This article shares lessons learned from a 2-year environmental education professional development initiative with two cohorts. Each cohort consisted of school-based teams of elementary teachers. The professional development included a series of five workshops aimed at integrating environmental education across the curriculum, and each teacher team developed and implemented a school-based project to put these ideas into practice. The project team modified their approach between Cohorts 1 and 2 based on strengths and shortcomings of the first experience. Key takeaways to inform future professional development efforts include ensuring the timeframe of the project allows teachers to build momentum in their work, recruiting teams of teachers with diverse classroom experiences, and including presenters who can offer tangible and actionable ideas to use in the classroom.
Graphing is an important tool for seeing patterns, analyzing data, and building models of scientific phenomena. Teachers of elementary school children use graphs to display data but rarely as tools for analyzing or making sense of data (Coleman, McTigue, & Smolkin, 2011). We provide a set of lessons that guide preservice elementary school teachers to analyze their conceptions about graphing and use graphing to (a) see patterns in data, (b) discuss and analyze data, (c) model scientific phenomena, and (d) teach and assess inquiry-based science. Examples are adduced for how we guided and supported preservice elementary teachers in their conceptual understanding and deeper use of graphing.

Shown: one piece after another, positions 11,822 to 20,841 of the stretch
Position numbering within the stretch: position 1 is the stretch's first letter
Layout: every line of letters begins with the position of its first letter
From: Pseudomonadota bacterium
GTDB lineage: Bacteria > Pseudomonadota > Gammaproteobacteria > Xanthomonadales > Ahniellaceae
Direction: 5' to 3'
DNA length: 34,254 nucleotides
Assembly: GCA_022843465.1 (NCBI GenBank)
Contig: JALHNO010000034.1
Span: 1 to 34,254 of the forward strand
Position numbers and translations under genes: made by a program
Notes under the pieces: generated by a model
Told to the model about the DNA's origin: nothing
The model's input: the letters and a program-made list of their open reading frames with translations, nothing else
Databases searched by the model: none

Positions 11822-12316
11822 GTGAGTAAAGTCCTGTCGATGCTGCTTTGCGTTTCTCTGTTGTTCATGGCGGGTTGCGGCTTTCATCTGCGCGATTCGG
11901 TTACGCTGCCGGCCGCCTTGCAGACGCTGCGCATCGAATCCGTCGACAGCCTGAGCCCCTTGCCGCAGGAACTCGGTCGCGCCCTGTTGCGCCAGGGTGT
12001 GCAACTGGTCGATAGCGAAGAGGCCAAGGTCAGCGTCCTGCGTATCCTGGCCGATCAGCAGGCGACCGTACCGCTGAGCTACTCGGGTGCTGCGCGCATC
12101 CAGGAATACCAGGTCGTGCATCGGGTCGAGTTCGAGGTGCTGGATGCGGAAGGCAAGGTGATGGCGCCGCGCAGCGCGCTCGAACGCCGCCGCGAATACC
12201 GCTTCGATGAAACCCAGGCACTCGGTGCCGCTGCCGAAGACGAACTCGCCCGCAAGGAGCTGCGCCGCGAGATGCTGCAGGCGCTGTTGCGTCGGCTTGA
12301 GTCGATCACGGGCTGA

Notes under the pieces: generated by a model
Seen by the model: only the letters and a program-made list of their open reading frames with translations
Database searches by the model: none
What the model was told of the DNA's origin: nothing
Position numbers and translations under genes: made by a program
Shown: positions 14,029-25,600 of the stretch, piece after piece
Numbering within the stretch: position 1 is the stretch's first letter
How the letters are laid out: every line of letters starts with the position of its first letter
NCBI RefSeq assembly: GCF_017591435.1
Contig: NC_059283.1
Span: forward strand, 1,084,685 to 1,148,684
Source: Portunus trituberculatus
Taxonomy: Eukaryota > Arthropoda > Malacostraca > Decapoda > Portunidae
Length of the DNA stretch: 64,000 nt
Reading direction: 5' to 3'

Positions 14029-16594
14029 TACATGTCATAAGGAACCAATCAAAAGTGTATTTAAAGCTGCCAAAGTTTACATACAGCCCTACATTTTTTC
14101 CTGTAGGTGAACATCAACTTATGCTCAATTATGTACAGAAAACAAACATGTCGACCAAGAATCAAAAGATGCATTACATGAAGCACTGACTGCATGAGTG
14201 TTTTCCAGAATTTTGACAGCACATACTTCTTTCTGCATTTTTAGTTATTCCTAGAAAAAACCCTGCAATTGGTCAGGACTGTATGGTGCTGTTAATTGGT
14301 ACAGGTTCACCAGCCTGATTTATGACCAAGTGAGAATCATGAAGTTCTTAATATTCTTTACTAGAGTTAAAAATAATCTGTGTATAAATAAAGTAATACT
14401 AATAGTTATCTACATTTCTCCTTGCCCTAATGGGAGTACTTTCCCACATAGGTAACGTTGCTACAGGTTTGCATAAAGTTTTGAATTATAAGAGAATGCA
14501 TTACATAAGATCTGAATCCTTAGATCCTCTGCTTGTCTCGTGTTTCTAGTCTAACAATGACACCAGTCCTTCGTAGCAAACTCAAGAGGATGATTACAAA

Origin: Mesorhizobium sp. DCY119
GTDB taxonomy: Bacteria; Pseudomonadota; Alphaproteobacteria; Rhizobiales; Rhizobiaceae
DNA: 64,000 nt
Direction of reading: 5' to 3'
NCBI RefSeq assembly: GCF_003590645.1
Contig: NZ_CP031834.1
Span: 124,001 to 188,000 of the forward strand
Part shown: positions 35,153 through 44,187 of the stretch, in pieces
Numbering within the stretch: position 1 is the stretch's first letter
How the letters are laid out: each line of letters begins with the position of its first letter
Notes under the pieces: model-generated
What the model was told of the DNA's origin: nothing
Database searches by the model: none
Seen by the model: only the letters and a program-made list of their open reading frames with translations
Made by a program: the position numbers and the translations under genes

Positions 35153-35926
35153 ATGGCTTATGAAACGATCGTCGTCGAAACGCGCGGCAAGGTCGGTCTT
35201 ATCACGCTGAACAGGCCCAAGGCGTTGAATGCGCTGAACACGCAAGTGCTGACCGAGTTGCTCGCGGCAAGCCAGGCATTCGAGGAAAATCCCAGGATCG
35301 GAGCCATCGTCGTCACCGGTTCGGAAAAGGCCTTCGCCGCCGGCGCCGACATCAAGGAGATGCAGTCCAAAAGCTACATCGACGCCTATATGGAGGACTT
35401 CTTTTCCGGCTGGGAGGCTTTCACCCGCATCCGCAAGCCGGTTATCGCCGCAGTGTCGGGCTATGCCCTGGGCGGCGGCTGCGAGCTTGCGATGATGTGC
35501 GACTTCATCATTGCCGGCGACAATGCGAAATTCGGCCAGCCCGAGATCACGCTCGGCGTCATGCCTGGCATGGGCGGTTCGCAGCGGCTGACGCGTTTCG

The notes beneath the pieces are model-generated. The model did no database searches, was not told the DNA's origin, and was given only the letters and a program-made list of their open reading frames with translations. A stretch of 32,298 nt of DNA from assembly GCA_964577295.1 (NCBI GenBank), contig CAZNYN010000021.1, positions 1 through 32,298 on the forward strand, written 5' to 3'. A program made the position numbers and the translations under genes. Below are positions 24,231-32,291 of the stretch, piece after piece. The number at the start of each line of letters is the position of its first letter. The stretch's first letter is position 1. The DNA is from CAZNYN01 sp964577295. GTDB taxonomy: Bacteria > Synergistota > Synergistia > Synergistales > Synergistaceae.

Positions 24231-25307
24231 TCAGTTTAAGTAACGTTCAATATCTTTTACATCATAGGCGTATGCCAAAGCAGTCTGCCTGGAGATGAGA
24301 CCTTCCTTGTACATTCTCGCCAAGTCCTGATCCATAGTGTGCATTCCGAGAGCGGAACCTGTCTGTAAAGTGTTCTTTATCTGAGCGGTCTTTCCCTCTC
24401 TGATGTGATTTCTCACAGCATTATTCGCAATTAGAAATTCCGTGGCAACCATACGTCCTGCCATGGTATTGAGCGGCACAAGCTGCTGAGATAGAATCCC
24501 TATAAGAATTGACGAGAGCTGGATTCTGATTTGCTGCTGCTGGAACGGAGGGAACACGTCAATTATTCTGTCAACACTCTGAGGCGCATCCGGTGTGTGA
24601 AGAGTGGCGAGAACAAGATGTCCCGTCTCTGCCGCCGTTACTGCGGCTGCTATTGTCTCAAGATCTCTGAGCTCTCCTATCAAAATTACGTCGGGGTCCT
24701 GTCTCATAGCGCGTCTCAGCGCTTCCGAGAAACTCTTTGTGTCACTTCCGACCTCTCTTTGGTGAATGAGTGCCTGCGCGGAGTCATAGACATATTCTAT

Schoolyard pedagogy illustrates the theories, methods, and practices of teaching that extend beyond the four walls of a classroom and capitalize on the teaching tools available in the surrounding schoolyard. In this article, we describe the schoolyard pedagogy framework, which includes intense pedagogical experiences, opportunities and frequent access, and continuous support. We then provide an overview of how we are intentionally working toward developing schoolyard pedagogy in elementary preservice teachers at two universities. This includes providing collaborative experiences in the university schoolyard and nearby schools, individual experiences in nature, opportunities to see the possibilities in local schoolyards, and lesson planning that utilizes the schoolyard. We also discuss potential barriers and catalysts for schoolyard pedagogy during the induction years, future needs, and potential for continuous support.
The current article describes a sequence of lessons, readings, and resources aimed to prepare elementary preservice teachers for science instruction wherein student sensemaking, rather than vocabulary memorization, is prioritized. Within the article, I describe how the prompts, questions, and logistics of the The Great Ice Investigation drive my students’ in-class and out-of-class learning to start out every science methods course I teach. The readings and resources detailed that compliment the Great Ice Investigation should benefit both preservice as well as in-service elementary teachers just beginning to align their instruction with the Next Generation Science Standards. The lessons, readings, and resources described should be of value to science teacher educators looking to modify and improve how they prepare their students for next generation science instruction.